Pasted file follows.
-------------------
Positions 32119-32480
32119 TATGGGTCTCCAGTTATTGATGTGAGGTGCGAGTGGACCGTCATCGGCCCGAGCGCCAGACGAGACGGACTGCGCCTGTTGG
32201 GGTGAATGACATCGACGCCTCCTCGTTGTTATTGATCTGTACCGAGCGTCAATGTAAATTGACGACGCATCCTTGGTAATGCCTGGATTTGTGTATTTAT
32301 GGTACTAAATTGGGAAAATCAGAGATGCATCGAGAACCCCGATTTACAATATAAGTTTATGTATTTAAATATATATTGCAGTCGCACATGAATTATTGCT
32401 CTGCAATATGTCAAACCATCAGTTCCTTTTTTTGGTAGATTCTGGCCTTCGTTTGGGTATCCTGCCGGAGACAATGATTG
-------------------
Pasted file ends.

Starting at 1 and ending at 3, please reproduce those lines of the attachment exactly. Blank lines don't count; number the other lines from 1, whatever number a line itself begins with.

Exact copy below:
Positions 32119-32480
32119 TATGGGTCTCCAGTTATTGATGTGAGGTGCGAGTGGACCGTCATCGGCCCGAGCGCCAGACGAGACGGACTGCGCCTGTTGG
32201 GGTGAATGACATCGACGCCTCCTCGTTGTTATTGATCTGTACCGAGCGTCAATGTAAATTGACGACGCATCCTTGGTAATGCCTGGATTTGTGTATTTAT